Before April 2021 gets away from us, I thought it might be a good idea to reprise that list in honor of this year’s National Poetry Month, and I hereby invite you to revisit any of those videos with the links below:

Lines Written a Few Miles above Tintern Abby by William Wordsworth

The Village Blacksmith by Henry Wadsworth Longfellow

Ulysses by Alfred, Lord Tennyson

1492 and The New Colossus by Emma Lazarushttp://bit.ly/lazarus-newcolossus

To Althea, from Prison by Richard Lovelace

The Charge of the Light Brigade by Alfred, Lord Tennyson

The House of Rest by Julia Ward Howehttp://bit.ly/howe-houseofrest

Lochinvar by Sir Walter Scott

Ole Bert: In His Own Words by Bert Garner

In the Highlands and Consolation by Robert Louis Stevenson

To His Coy Mistress by Andrew Marvell

Casey at the Bat by Ernest Lawrence Thayer

The Old Clock on the Stairs by Henry Wadsworth Longfellow

Evening Star and Annabel Lee by Edgar Allan Poe

Elegy Written in a Country Churchyard by Thomas Gray

My Heart and I by Elizabeth Barrett Browning

The Raven by Edgar Allan Poe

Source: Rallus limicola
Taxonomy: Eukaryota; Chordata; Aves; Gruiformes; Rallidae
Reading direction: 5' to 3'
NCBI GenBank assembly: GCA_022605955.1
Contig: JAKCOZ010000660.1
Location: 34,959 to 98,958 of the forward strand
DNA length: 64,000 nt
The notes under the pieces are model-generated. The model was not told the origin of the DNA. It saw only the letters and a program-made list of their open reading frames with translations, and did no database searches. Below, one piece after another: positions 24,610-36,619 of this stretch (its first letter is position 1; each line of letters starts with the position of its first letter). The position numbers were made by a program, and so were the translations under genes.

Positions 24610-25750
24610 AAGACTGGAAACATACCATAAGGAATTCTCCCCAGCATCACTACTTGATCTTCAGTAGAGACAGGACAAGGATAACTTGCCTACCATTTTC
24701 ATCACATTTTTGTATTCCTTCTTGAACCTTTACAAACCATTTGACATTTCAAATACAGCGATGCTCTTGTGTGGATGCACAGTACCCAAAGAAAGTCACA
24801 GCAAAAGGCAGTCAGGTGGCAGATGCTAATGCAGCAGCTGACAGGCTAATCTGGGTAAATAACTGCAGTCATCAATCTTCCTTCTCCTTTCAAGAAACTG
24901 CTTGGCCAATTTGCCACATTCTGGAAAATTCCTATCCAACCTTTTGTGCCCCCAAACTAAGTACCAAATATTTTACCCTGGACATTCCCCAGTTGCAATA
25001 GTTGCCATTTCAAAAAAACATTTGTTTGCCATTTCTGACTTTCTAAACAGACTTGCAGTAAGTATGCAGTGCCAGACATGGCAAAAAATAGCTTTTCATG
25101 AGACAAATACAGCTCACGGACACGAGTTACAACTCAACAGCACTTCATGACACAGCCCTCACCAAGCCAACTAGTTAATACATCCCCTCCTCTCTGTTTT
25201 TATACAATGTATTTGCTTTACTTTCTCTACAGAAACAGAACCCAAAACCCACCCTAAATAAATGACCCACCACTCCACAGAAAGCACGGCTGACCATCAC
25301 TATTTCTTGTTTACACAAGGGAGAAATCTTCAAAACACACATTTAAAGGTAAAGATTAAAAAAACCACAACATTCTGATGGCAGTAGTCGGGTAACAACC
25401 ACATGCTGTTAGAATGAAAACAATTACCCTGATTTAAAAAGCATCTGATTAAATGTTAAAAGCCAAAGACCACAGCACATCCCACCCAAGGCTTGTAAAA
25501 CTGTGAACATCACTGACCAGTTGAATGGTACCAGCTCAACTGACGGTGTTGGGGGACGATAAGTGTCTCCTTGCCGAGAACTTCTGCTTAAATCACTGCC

Sonnet 18 by William Shakespeare

Most of these videos were recorded out of doors on a small porch at the side of my house. I did that because the natural light is better than anything I can set up inside. Now that the weather is turning warmer, I may revive this Verse and Vision series. Any suggestions about poems or paintings would be greatly appreciated.

Frederick Forsyth and the importance of silence to a writer

Stories of how writers become writers — the origin narrative, if you will — are continually fascinating and somewhat more rare than you might think. Writers, particularly writers of fiction, enjoy telling other people’s stories, but they often think but their own stories or dull or even non-existent. 

Not so with Frederick Forsyth, one of the most successful writers of the Intrigue and thriller novels of our age.

Forsyth is most famous for his breakthrough novel, The Day of the Jackal, as well as others such as The Dogs of War, The Odessa File, and many others.

Forsyth begins his autobiography, The Outsider: My Life of Intrigue, with these words:

We all make mistakes, but starting the Third World War would have been a rather large one. To this day, I still maintain it was not entirely my fault. But I’m getting ahead of myself.

During the course of my life, I barely escaped the wrath of an arms dealer in Hamberg, been strafed by a MiG during the Nigerian civil war, and landed during a bloody coup in Guinea-Bissau. The Stasi arrested me, the Israelis regaled me, the IRA prompted a quick move from Ireland to England, and a certain attractive Czech secret police agent — well, her actions were a bit more intimate. And that’s just for starters.